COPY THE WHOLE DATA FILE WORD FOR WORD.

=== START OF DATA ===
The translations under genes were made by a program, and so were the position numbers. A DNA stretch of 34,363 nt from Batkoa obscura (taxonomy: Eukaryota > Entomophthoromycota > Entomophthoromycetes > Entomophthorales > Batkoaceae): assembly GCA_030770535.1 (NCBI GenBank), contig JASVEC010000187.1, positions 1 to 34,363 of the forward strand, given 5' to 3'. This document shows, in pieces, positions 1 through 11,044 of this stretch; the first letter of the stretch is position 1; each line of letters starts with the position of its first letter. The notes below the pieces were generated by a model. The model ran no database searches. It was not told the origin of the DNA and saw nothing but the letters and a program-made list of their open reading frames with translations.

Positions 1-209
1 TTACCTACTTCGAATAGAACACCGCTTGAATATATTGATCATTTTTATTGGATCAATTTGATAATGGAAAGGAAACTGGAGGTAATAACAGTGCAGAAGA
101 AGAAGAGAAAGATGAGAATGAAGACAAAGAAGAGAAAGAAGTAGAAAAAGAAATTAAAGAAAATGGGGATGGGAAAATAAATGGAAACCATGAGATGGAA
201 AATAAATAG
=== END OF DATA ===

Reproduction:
The translations under genes were made by a program, and so were the position numbers. A DNA stretch of 34,363 nt from Batkoa obscura (taxonomy: Eukaryota > Entomophthoromycota > Entomophthoromycetes > Entomophthorales > Batkoaceae): assembly GCA_030770535.1 (NCBI GenBank), contig JASVEC010000187.1, positions 1 to 34,363 of the forward strand, given 5' to 3'. This document shows, in pieces, positions 1 through 11,044 of this stretch; the first letter of the stretch is position 1; each line of letters starts with the position of its first letter. The notes below the pieces were generated by a model. The model ran no database searches. It was not told the origin of the DNA and saw nothing but the letters and a program-made list of their open reading frames with translations.

Positions 1-209
1 TTACCTACTTCGAATAGAACACCGCTTGAATATATTGATCATTTTTATTGGATCAATTTGATAATGGAAAGGAAACTGGAGGTAATAACAGTGCAGAAGA
101 AGAAGAGAAAGATGAGAATGAAGACAAAGAAGAGAAAGAAGTAGAAAAAGAAATTAAAGAAAATGGGGATGGGAAAATAAATGGAAACCATGAGATGGAA
201 AATAAATAG